Pessklier, Charles Stephen

, member of the academies of Nancy, of Amiens, of Kouen, and Angers, was born at Paris on the 9th of July, 1712, of a reputable family. In his early youth his progress in his studies was rapid. His assiduous application, 'his lively genius, and mild demeanour, conciliated the esteem of his master, and gained the friendship of his juvenile companions. His taste for poetry was apparent at a very earl) period; but the designs of his parents for the advancement of his fortune would not permit him to resign himself entirely to his favourite pursuits, and he sacrificed in some degree his propensity to their wishes. He was placed tinder M. Holland, an advocate, and constantly attended to the regular discharge of business. His leisure hours were devoted to the Muse; and J.e gave up that time to poetry, which by many, at his age, is sacrificed to pleasure. In 1738 his “Ecole du Temps,” a comedy in verse, was represented with applause on the Italian theatre. Encouraged by this success, and with the approbation of M. Rolland, he produced, in the following year, at the French theatre, his “Esope au Parnasse,” a comedy in verse. The reputation of the young poet, and his character for probity, recommended him to M. Lailemand of Bety, a farmer-general, who was at that time forming a system of finance, and who felicitated himself in procuring such an assistant, and in attaching him to his interest. The occupations incident to this new department were probably the causes which prevented Pesselier from producing any other pieces for the stage. Poetry was, however, still the amusement of the time that could be spared from business. In 1748, he published his fables, and among his dramatic works appears a comedy, “La | Mascarade du Parnasse,” in verse, and in one act, which was never performed.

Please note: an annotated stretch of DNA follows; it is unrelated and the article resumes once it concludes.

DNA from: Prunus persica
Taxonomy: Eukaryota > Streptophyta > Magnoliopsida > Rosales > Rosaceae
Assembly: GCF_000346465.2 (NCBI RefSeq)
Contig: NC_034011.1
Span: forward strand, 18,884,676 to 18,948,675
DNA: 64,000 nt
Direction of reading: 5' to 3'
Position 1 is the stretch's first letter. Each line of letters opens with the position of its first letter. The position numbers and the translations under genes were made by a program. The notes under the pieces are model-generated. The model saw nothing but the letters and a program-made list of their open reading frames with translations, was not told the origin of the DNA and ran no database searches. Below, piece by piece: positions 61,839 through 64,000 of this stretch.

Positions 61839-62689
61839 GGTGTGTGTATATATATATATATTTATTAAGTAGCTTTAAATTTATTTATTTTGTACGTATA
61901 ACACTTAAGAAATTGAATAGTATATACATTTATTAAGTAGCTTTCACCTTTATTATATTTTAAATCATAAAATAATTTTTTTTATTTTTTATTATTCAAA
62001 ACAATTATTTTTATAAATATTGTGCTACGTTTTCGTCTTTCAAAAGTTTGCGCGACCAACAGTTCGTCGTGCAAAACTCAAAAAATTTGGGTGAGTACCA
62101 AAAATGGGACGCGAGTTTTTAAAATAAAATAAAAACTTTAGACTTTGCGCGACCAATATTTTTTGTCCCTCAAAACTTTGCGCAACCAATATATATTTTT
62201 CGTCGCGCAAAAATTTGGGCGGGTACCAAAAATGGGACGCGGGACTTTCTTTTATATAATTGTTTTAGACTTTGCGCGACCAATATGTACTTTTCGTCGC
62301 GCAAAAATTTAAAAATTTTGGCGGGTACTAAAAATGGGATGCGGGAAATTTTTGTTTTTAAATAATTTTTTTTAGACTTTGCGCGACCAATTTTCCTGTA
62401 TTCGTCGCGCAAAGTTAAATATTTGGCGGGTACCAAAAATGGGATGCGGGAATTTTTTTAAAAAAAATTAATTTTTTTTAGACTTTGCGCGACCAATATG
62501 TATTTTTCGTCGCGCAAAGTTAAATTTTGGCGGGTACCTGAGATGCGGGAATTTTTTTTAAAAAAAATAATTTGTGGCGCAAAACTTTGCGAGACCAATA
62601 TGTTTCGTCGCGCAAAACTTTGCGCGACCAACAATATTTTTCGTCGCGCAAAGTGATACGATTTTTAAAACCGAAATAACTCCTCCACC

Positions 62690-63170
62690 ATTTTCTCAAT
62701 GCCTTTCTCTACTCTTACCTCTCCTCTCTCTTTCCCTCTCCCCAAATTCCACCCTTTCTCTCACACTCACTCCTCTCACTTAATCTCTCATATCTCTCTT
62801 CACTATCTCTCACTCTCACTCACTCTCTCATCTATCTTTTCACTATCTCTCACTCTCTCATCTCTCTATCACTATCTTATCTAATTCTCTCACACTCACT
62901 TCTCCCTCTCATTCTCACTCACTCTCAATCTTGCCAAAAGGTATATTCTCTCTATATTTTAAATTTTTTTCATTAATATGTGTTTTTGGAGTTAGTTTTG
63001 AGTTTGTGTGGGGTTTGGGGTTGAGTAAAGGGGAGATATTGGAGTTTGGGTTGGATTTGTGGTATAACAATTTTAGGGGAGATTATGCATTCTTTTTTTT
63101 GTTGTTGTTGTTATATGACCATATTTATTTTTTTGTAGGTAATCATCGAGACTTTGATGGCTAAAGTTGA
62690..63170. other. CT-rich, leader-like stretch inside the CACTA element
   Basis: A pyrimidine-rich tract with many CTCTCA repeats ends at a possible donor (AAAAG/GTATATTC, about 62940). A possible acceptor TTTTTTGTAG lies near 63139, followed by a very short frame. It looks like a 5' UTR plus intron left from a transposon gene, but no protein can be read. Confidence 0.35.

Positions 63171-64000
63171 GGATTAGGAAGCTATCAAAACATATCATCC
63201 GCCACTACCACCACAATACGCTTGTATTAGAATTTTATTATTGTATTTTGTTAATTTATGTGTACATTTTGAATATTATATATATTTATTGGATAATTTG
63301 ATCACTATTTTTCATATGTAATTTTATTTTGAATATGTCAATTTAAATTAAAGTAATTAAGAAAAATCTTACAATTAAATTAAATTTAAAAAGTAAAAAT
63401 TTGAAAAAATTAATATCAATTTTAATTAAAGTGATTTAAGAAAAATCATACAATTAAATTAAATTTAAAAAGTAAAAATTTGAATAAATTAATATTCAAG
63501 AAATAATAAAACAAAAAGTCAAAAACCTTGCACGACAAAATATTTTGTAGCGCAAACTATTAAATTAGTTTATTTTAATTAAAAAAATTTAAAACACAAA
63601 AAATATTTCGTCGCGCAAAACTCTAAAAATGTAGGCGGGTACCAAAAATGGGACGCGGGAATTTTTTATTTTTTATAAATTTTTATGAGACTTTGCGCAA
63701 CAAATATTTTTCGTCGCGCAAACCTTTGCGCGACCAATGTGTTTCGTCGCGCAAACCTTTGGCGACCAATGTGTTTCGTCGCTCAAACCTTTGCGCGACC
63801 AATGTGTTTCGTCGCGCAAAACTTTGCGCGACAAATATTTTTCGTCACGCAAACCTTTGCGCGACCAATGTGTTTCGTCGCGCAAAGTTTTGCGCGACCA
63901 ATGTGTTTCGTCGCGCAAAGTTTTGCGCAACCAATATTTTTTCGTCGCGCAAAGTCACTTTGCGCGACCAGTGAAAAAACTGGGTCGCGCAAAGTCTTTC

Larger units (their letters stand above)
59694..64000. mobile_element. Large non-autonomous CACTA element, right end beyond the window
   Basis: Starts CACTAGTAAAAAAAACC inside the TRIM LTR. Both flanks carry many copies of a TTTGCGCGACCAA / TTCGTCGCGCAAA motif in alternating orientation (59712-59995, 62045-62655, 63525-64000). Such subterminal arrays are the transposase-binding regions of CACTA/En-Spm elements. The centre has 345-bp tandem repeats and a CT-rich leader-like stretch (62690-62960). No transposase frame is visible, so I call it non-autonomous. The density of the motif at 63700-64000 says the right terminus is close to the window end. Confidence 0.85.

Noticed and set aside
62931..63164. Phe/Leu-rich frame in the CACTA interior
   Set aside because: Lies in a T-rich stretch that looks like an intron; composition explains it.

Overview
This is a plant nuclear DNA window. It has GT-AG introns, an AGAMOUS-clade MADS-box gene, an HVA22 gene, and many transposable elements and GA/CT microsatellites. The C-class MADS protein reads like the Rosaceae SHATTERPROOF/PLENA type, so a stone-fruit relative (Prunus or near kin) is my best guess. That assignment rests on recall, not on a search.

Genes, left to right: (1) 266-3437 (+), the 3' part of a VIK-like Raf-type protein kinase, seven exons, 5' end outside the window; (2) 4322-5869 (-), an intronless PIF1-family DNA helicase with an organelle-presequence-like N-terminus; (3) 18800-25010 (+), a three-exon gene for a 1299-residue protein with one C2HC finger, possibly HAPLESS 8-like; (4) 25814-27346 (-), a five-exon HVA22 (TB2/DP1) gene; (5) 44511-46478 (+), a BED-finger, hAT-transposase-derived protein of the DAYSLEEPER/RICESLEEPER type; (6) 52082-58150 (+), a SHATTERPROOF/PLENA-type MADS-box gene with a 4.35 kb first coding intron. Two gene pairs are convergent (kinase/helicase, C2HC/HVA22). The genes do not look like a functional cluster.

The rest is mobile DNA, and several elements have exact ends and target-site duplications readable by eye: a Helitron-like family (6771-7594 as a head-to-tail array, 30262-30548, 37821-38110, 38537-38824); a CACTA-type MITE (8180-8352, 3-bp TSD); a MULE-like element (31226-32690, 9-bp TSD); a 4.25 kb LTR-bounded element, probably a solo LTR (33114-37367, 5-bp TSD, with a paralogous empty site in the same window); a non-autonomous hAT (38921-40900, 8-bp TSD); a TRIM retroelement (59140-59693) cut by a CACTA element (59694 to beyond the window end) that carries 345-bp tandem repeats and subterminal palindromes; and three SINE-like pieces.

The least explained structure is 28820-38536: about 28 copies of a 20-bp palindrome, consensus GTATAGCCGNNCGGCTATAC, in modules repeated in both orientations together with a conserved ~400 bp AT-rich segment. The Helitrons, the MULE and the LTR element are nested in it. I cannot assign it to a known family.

His attachment to poetry could not prevent him from dedicating some of the moments that could be spared from the labours of finance to the elucidation of that science. Accordingly, he published the prospectus of a work upon that subject. This publication, exhibiting in one view a perfect knowledge and extensive prospects for the improvement of that necessary resource, attracted the attention of the ministry, who established an office for promoting the plan, and placed the author at the head of it, with appointments proportioned to his talents and the importance of his labours. The views of Pesselier now extended further than the operations of finance. He undertook a treatise on the customary laws of the kingdom, of which, however, only the preliminary discourse appeared. Soon afterwards he published his “Letters on Education,” in two volumes 12mo.

Incessant application and a delicate constitution, with an extreme vivacity of spirits, probably shortened his life. His health began to decline; but he ceased not from his diligence. His attention to the business of his office was almost without remission; till, overcome by fatigue, he fell sick in November 1762, languished under his disorder for six months, and died the 24th of April, 1763. 1


Dict. Hist. in the last edition of which he is ealled Joseph.